Dispatch One Hundred Twenty-Three

Posted: April 5, 2015 in Thirty-First Bundle
Tags: , , ,

MARK 16:1-8

When the sabbath was over, Mary Magdalene, and Mary the mother of James, and Salome bought spices, so that they might go and anoint him. And very early on the first day of the week, when the sun had risen, they went to the tomb. They had been saying to one another, “Who will roll away the stone for us from the entrance to the tomb?” When they looked up, they saw that the stone, which was very large, had already been rolled back. As they entered the tomb, they saw a young man, dressed in a white robe, sitting on the right side; and they were alarmed. But he said to them, “Do not be alarmed; you are looking for Jesus of Nazareth, who was crucified. He has been raised; he is not here. Look, there is the place they laid him. But go, tell his disciples and Peter that he is going ahead of you to Galilee; there you will see him, just as he told you.” So they went out and fled from the tomb, for terror and amazement had seized them; and they said nothing to anyone, for they were afraid.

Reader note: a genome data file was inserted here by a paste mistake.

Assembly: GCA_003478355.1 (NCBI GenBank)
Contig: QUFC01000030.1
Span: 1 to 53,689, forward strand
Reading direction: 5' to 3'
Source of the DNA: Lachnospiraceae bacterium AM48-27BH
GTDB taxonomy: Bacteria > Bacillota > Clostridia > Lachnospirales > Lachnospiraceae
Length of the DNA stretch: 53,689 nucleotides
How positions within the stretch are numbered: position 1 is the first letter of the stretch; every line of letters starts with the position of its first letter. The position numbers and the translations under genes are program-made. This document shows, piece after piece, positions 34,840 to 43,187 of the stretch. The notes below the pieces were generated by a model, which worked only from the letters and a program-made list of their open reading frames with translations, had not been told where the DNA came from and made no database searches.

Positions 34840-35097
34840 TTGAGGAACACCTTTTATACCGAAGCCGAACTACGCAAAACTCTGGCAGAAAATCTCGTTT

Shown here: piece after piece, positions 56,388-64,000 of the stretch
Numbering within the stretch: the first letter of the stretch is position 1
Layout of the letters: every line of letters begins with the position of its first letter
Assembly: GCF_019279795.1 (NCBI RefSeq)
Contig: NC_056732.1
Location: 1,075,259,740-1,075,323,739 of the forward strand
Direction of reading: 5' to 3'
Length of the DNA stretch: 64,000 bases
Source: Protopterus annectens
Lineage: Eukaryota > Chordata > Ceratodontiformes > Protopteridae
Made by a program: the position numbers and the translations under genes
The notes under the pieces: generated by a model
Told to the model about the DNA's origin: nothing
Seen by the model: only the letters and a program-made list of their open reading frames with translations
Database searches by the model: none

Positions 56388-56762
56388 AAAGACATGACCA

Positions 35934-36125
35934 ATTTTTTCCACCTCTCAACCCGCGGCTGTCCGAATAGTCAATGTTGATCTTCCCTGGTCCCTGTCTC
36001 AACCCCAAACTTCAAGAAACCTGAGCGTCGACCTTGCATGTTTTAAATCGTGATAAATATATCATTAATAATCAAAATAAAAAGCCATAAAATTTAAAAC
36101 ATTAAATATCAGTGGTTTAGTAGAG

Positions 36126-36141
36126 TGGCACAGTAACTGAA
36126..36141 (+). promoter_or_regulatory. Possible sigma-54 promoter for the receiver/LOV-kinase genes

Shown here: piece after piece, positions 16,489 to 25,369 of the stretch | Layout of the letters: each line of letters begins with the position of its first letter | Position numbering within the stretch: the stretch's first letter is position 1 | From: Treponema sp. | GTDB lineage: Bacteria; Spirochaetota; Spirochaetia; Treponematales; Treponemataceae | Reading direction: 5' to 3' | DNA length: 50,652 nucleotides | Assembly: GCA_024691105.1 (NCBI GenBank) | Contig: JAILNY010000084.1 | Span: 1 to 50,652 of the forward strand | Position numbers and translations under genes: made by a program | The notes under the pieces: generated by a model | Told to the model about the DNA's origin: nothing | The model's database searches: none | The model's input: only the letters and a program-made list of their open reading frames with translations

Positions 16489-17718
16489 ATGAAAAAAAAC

It is difficult for modern readers to believe that the original manuscript of Mark’s Gospel ended with the women’s fleeing the tomb in terror. That’s hardly a mood you would want to leave your audience with – or is it?

It’s possible that the so-called appearance narratives where Jesus is seen by the women (or Mary Magdalene), his disciples (except for Judas), and hundreds of others (according to the tradition) came later, as the experience symbolized in the resurrection was further explored and understood. If they were around at the time Mark was writing his Gospel, and assuming he knew about them, then the question arises as to why he chose to leave these appearances out of his story.

The answer may lie in the effect that Mark had been trying to cultivate throughout his biography of Jesus. A primary theme in Mark’s story centers on the cost of discipleship, on whether the reader is ready to accept the call to follow, all the way to the cross. Great courage is required, for this path of Jesus is guaranteed to be filled with dangers, sacrifices, and opposition from every side.

As Mark is writing, there are no supernatural sightings of Jesus to either embolden the believer or convince the skeptic. The resurrection made discipleship no easier than it had been when Jesus first issued the challenge to follow.


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